History is important. But there are limits of transplanting history into the present. Russia is not the Soviet Union, and overemphasizing India’s ties with the erstwhile Soviet Union will not translate into better ties with Russia. Beyond the rhetoric of the India-Russia “Special and Privileged Strategic Partnership,” there is an urgent need for New Delhi to accept the strategic drift in the relationship and recognize the limits that the geopolitics of the emerging multipolar world will place on India’s ability to practice strategic autonomy. New Delhi should be clear-headed regarding Russia’s foreign policy priorities and assess where the interests converge and prepare to manage the fallout where they don’t. New Delhi’s recourse to “informal summits” is a welcome step towards utilizing Prime Minister Modi’s flair for personal diplomacy, and recognizing that some relationships are crucial enough not to be left to the mercy of bureaucracy. However, it is increasingly becoming clear that India will have to bear the cost of choosing certain partners in the international system. How New Delhi manages its ties with the United States, China, and Russia will remain a critical foreign policy challenge in the time to come.


Image: MEA India via Twitter (cropped)

Posted in , Defence, Geopolitics, India, Russia, Security, Strategic Culture, United States, US

Monish Tourangbam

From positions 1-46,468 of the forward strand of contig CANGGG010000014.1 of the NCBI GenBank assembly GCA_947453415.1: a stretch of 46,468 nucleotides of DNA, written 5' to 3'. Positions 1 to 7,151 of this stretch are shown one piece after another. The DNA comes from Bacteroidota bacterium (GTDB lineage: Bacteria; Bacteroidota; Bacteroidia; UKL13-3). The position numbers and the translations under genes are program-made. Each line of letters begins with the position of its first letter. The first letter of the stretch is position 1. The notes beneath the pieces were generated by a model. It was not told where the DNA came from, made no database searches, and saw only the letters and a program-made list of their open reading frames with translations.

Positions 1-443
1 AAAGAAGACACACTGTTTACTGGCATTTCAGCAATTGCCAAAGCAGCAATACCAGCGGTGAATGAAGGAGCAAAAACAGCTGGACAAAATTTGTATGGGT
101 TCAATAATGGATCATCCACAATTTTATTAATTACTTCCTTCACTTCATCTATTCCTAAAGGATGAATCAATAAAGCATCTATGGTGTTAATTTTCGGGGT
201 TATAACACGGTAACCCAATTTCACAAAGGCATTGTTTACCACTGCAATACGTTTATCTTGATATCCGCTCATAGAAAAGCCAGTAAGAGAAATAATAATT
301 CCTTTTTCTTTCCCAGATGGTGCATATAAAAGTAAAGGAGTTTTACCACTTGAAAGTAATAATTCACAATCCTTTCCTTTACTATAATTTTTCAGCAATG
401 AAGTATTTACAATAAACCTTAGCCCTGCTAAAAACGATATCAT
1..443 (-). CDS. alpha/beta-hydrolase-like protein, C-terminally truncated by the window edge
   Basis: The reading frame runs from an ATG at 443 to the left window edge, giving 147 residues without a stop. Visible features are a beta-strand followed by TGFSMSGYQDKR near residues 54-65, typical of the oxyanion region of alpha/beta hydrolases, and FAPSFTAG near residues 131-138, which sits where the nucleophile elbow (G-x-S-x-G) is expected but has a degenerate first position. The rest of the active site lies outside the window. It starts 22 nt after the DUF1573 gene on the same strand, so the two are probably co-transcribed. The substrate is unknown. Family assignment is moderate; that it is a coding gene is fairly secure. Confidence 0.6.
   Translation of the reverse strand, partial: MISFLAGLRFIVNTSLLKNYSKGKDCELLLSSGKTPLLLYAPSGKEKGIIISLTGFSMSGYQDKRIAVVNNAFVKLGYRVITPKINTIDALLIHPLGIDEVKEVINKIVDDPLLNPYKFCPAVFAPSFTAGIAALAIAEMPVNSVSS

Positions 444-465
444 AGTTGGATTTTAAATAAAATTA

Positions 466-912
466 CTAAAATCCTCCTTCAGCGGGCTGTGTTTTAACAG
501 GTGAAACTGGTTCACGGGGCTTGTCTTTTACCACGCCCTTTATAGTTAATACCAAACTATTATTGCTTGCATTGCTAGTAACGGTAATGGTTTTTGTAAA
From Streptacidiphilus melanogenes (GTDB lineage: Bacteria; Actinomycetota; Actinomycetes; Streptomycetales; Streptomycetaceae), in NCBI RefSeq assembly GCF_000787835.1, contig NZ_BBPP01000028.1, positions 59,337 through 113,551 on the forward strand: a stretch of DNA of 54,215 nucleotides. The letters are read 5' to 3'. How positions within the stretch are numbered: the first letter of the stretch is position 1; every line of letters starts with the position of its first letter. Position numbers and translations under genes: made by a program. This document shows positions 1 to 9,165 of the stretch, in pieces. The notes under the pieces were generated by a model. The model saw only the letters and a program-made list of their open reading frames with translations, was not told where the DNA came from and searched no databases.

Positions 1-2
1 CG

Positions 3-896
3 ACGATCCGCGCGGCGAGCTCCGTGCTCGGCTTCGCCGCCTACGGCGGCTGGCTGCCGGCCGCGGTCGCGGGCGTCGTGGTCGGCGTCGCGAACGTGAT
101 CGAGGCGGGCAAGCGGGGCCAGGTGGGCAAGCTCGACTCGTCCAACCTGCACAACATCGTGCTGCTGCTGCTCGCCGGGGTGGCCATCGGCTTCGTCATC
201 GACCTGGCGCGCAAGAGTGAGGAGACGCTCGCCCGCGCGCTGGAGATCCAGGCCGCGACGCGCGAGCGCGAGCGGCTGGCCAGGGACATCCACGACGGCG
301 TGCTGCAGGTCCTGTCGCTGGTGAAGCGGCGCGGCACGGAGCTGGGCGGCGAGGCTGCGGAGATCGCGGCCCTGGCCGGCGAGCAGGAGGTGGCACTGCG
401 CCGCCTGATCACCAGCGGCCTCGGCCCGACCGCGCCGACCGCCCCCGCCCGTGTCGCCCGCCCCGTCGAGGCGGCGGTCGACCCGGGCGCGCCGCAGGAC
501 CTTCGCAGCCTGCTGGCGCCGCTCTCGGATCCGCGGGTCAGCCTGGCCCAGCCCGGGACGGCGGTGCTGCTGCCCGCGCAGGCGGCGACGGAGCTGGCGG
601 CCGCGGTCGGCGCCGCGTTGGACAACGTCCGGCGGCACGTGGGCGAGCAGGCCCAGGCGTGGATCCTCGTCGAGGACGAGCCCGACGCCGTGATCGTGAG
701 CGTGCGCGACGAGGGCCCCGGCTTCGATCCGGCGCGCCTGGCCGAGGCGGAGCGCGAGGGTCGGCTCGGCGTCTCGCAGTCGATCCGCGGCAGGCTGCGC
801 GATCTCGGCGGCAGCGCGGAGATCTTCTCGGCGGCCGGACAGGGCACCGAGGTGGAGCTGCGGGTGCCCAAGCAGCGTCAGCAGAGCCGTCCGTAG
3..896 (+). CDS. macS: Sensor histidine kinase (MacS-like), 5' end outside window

Monish Tourangbam is an Assistant Professor in the Department of Geopolitics and International Relations at the Manipal Academy of Higher Education, Karnataka, India and was an SAV Visiting Fellow in July 2017. He is the Coordinator of the North East Studies Centre of the Academy and is the Executive Editor of The North East Diary--a newsletter on the affairs of India's northeast. He is Features Editor (Foreign Policy) for the Science, Technology, and Security Forum ( In addition to teaching, he conducts policy and academic research on strategic and international security issues. His research interests include U.S. foreign policy and grand strategy, U.S. domestic politics, the United States in the emerging geopolitics of the Indo-Pacific region, U.S. policy towards South Asia, strategy and negotiations in international relations and India’s foreign policy orientation. Formerly, he was Associate Fellow at the Centre for International Relations, Observer Research Foundation, New Delhi. He was also visiting faculty at the Department of Political Science, University of Cincinnati, Ohio. He has delivered a number of lectures in India and abroad, including at the University of Louisville, the University of Dayton, the Wright State University, and the Open University of Sri Lanka. He has been involved in a number of projects, including one for Net Assessment funded by the Integrated Defence Staff (IDS). He has participated in a number of conferences including the Asia Foundation’s 2016 South Asia workshop on Asian Views of America’s Role in Asia. He has a number of publications to his credit, including chapters in books, articles in journals such as India Quarterly, the Indian Foreign Affairs Journal and commentaries/opinion pieces in newspapers such as The Tribune, The Pioneer, The New Indian Express and strategic affairs platforms such as Foreign Policy (South Asia Channel), South Asia Democratic Forum (Germany), The Asia & The Pacific Policy Society at the Australian National University and The Diplomat. He holds an M.Phil and a Ph.D. from the School of International Studies, Jawaharlal Nehru University, New Delhi.